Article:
February 08, 2023

Staying sharp safe during the flu season…and beyond 

While many of us are starting to look forward to spring, we still have February to get through and alongside the cold winter snaps, we’re still finding ourselves in the middle of this year’s flu season.  With the potential risk of infection still high, a main healthcare priority remains protection against flu, including vaccination. 

Although you can catch flu all year round, the ‘flu season’ is when influenza viruses are most common. In the northern hemisphere, this is during October to March - with a peak usually in February.   

But with flu cases surging, excess deaths in England and Wales rising and late-season activity measured during the 2021-2022 season, healthcare settings may be managing an increasing volume of medical waste for at least the next few months – and need to understand the legislation for disposal of vaccines, as well as safe and compliant vaccine needle disposal.  

Flu Symptoms 

Flu (influenza) is a contagious, viral illness that spreads through the air when infected people cough or sneeze. Common symptoms of flu include a fever, chills, headache, aching muscles and extreme tiredness. You may also have a dry cough, sore throat and stuffy nose. 

Most people get better within a week but for some, flu viruses can lead to severe illness that results in hospitalisation or can even be life threatening. So it’s great to know that so far this year, more than 20 million people in England have had their flu jabs. That’s huge credit to healthcare professionals in England and right across the UK.  

So how are vaccine needle disposed of safely and  compliantly? In other words…

What happens to all the sharps and needles? 

Pharmacies, general practices and hospitals alike recognise that an annual immunisation is a safe and effective way to help protect ourselves against the prevalent flu viruses that are circulating during the year.

This is because the flu jab for at-risk groups and healthy children (through the NHS) and appropriate adults (through private practice), not only provides protection against flu but can help reduce transmission and the burden of flu across the UK.  

Given the high number of people getting flu shots, it’s important for healthcare organisations to have safe and compliant vaccine needle disposal processes in place for the large volume of used needles.  This lowers the likelihood of inadvertent needlesticks injuries, which not only prevents the transmission of pathogens but can also help keep staff safe. 

Here are some tips for ensuring proper vaccine needle disposal: 

  1. Educate staff on your vaccine needle disposal policy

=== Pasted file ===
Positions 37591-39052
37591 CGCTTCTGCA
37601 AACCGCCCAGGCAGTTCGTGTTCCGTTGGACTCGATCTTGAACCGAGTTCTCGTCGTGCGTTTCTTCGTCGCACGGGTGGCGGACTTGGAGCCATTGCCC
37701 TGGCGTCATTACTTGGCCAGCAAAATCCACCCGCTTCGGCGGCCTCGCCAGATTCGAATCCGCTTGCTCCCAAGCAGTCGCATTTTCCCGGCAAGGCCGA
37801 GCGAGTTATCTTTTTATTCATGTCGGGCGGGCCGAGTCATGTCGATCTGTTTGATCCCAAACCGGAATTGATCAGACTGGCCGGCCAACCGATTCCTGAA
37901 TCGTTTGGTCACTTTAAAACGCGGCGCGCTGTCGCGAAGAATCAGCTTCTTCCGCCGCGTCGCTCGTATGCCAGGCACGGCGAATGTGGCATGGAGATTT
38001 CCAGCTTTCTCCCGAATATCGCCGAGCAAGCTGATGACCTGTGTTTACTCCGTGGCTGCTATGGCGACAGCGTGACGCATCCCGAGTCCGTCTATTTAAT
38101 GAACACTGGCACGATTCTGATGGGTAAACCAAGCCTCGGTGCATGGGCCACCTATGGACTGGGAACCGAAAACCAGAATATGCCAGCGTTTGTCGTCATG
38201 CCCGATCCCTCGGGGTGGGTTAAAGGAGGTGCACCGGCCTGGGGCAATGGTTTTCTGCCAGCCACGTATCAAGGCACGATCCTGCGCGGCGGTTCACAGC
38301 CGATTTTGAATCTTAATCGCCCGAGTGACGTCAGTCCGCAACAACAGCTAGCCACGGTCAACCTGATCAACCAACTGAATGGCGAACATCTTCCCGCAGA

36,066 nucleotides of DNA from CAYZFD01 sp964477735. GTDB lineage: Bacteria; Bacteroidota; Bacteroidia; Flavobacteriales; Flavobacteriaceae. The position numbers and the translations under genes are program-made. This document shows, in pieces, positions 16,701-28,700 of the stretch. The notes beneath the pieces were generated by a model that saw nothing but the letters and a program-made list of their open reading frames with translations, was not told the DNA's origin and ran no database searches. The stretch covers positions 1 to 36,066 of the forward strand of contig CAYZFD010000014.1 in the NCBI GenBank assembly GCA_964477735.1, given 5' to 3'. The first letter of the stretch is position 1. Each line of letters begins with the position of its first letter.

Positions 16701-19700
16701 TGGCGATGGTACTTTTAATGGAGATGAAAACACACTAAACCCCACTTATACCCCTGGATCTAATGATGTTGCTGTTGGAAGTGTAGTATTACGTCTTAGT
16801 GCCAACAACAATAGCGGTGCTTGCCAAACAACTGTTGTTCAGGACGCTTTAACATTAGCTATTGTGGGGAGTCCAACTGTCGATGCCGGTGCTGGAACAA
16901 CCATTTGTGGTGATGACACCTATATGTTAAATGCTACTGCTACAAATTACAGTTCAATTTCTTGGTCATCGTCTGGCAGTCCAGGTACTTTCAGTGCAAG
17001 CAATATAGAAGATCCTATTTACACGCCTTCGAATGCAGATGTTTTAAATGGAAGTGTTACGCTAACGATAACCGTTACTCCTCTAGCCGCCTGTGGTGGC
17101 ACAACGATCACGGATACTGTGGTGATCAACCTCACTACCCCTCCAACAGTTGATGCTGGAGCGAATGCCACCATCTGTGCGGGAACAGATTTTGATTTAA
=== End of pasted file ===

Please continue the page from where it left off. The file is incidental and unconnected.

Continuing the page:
Train your staff on how to dispose of contaminated needles correctly including how to use sharps containers and the risks of not following procedure. As part of this training, you should also emphasise the importance of good hand hygiene and proper use of PPE as additional ways to prevent the transmission of pathogens.

  2. Use puncture-resistant, leak-proof containers throughout patient care areas – make sure containers are easily accessible for staff at the point of patient care. They must be clearly labelled and designed to hold contaminated sharps securely until they leave the facility for vaccine needle disposal. In addition, provide staff with containers that have a safe as well as convenient design, for example a vertical drop lid that requires no manual intervention to insert the sharps. 

  3. Establish a reliable process for sharps container removal 

    Without a procedure for replacing sharps containers, they can exceed the fill-line, putting staff at risk. Choose a service provider who can help you manage your pharmacy waste disposal and hospital waste management streams compliantly and with containers that have a clear fill level and space to prevent overflow.  This will help make sure that a safe container is always available, especially during high-volume times like the flu season.

  4. Reduce, reuse, recycle

    NHS England has set a target to reduce clinical single-use plastics in the short term by 10 per cent. Reusable sharps containers offer a range of benefits over single-use containers. They are designed to minimise employee and patient exposure to bloodborne pathogens from needlestick injuries while significantly reducing single-use plastics and bulky packaging that could otherwise end-up going to landfill – it’s a safe and sustainable solution. 

Stay sharp safe and compliant

Failing to prevent needlestick injuries could mean that you find yourself in breach of legislation for disposal of vaccines, sharps and needles.  Stericycle can help make sure that your organisation’s vaccination programme stays safe and compliant.  

Looking for a quick guide on what sharps go in which coloured container? Here is a poster you can print-off and use within your organisation. 

Get in touch. Call us on 0333 258 0987 to learn more about Stericycle’s Sharps Management Services and how it can streamline your sharps collection and waste disposal - helping you protect your staff, increase efficiencies and reduce your carbon footprint.